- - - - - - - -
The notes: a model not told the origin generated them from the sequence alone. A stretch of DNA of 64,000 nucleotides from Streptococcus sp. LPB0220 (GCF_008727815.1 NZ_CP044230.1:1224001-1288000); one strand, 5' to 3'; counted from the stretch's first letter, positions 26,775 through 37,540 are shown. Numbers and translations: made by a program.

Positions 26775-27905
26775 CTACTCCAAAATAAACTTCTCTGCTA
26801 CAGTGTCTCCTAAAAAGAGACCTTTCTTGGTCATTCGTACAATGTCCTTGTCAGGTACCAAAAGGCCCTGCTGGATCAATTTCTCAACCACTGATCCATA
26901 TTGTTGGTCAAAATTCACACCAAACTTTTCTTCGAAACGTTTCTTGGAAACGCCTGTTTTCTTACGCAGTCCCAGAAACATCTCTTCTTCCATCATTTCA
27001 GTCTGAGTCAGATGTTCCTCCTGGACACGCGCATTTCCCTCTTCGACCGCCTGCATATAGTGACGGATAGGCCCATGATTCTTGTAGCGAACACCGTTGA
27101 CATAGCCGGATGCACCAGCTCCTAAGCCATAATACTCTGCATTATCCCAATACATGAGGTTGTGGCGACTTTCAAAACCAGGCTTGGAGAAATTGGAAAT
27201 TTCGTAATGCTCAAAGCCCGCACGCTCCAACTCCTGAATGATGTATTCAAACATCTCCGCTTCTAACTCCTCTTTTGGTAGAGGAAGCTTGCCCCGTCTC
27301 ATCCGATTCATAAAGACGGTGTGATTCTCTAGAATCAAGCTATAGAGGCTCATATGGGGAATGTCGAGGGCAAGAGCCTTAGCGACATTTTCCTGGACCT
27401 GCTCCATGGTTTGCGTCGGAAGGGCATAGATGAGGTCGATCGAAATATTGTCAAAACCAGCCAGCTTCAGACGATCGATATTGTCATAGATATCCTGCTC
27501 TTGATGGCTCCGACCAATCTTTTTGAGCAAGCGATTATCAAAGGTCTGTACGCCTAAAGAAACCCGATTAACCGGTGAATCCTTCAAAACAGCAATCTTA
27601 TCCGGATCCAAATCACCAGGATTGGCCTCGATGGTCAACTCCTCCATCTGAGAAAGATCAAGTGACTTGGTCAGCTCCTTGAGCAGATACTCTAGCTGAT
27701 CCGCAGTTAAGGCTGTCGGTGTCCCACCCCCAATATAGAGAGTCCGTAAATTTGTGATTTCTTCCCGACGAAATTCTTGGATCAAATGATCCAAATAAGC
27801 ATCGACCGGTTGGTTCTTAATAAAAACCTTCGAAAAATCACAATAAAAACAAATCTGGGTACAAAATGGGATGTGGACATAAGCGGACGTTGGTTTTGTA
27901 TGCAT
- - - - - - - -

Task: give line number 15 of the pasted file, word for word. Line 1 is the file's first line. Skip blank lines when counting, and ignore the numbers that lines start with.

27901 TGCAT